The American marine transportation industry has become a highly sophisticated, global, intermodal transportation network that is absolutely vital to the nation’s economy and continued prosperity.
The Agency is working with the diverse marine transportation stakeholders to plan and implement a better future.
A Sea Change
To say that America’s marine transportation industry is just about ships and mariners is like saying that commercial aviation is only about planes and pilots. As we move forward in the 21st century, a profound sea change is taking shape. The marine transportation industry has become a highly sophisticated, global, intermodal transportation network that is absolutely vital to America’s economy
and continued prosperity.
Every day, thousands of vessels ply the world’s vast ocean highways and America’s waterways carrying record quantities of consumer goods and cargo. But the journey today no longer begins and ends at a port. It begins with construction of the ships that carry goods produced around the globe and can conclude at a department store’s receiving dock in Indianapolis or any other American city.
Port-to-port grew into door-to-door for the marine transportation industry. America’s
marine transportation industry led the intermodal revolution and is the most interconnected of all forms of transportation. More than half a century ago, America’s marine transportation industry pioneered the use of the container, now the standard instrument of trade all over the world. It also paved the way for double-stacked trains and the development of door-to-door logistical operations,
software and tracking systems.
This evolution has transformed the way we think about the business of moving
freight and people. It has completely altered the transportation landscape and the role of transportation in our lives. Marine transportation is now a system of systems — an integrated network, not just within the United States, but around the world. It must operate seamlessly.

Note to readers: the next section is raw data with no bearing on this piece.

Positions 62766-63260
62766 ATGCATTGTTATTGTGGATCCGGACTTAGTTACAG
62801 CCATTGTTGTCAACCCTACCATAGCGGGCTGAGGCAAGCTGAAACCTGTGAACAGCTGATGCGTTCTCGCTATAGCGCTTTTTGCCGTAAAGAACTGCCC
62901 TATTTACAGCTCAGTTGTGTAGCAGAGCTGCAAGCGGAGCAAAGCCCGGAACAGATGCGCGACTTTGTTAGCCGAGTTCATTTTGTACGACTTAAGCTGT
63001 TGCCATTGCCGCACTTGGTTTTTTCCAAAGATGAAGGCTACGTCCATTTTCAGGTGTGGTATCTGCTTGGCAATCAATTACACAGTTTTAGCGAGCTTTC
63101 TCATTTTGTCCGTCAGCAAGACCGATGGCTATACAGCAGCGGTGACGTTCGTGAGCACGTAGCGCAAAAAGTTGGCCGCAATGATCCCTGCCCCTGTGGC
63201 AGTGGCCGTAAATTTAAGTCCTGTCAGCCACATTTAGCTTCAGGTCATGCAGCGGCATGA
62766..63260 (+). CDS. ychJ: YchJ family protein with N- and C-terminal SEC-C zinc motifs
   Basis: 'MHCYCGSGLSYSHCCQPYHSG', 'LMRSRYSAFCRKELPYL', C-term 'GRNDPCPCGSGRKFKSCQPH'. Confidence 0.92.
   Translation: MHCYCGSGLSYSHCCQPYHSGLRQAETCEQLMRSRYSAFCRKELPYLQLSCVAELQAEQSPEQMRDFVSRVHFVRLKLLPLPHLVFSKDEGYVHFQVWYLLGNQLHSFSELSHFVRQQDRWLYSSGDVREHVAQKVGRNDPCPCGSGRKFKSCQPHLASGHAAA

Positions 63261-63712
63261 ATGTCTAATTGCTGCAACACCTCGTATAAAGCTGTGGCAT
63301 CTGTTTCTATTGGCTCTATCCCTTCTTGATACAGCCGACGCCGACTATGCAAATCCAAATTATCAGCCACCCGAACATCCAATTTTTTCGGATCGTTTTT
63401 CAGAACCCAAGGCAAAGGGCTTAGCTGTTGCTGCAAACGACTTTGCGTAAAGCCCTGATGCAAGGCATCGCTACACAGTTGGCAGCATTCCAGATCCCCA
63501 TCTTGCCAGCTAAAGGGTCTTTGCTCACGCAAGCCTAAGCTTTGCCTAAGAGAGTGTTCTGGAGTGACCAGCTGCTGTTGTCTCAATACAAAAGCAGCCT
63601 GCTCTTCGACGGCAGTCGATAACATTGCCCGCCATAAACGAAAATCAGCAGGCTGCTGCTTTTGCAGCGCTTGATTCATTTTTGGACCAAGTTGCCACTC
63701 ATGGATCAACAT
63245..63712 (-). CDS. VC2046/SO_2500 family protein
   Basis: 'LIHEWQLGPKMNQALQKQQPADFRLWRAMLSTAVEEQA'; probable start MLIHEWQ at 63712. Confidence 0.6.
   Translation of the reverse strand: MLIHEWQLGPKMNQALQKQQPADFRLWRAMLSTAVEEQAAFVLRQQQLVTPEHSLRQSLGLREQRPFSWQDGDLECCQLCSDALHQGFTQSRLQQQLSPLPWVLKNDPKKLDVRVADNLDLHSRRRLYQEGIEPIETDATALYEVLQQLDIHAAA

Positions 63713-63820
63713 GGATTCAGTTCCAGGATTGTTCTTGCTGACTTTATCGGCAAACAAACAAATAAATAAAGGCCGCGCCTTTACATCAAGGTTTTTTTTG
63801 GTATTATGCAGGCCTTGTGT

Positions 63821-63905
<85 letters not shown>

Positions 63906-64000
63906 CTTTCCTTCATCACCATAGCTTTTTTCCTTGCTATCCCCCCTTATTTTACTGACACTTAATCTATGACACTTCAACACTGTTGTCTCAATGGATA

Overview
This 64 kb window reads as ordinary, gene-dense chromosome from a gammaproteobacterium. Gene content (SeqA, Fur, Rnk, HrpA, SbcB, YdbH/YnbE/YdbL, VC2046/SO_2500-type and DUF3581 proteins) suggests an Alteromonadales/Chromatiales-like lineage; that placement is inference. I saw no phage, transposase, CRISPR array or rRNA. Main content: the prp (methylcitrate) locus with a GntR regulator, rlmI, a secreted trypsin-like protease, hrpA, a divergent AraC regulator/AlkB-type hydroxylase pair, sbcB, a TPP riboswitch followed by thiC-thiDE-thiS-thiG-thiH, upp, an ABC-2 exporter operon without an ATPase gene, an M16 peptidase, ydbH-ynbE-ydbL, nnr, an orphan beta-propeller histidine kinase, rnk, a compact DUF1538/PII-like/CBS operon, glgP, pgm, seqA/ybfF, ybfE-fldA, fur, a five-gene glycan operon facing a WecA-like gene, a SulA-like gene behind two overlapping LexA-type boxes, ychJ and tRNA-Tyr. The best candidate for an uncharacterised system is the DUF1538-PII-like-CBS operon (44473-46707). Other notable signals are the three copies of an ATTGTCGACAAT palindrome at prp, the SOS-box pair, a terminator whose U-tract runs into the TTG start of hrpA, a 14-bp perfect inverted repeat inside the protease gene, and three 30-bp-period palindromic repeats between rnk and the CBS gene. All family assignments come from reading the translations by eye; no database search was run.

Taking full advantage of America’s wealth of waterways, the Marine Transportation System requires vessels of all kinds suited to all kinds of cargo. It requires an advanced network of ports and terminals, fleets of trucks, rail cars and barges to carry these goods to the customer. It requires highly trained personnel both ashore and afloat. It needs support services and industries to keep the network up and running.
It requires a highly complex logistical choreography of man and machine, an infrastructure
of ship construction and repair facilities, pinpoint scheduling and the ability to track and trace all assets 24/7 throughout the supply chain — whether those assets are in the air, or on water or land.
However, marine transportation is not just about physically moving cargo and people across land and bodies of water great and small, but better managing the entire shipment process. It is about providing greater efficiency, reliability and cost savings. It is meeting customer expectations and providing world class customer service.
A Vision for the Future
The Maritime Administration is committed to working collaboratively with all stakeholders including other governments, foreign and domestic ports and all transportation sectors and modes to ensure that the United States has a marine transportation network capable of accommodating whatever the future may hold. Such a system must meet these critical needs:
• It must move a larger volume of goods and people with high levels of reliability
• It must be flexible, resilient, cost effective and environmentally friendly
• It must make the best use of available and advanced technology
• It must have a global perspective and be able to meet changing market conditions
and customer needs
• It must encourage new business models and a dynamic set of “door-to-door”
• It must promote innovative financing mechanisms in partnership with the
private sector to improve and expand the transportation network
• It must ensure a stable shipyard industrial base to effectively build and repair
the ships and barges that serve the Marine Transportation System
• It must be available to serve American interests in time of national or international
• It must preserve and promote American economic interests and encourage
American content and participation
The Maritime Administration embraces this challenge.
United States Department of Transportation
1200 New Jersey Avenue, SE
Washington, DC 20590
The Maritime Administration has the lead role in the advancement of the United States’ 21st century marine transportation system. A system that will: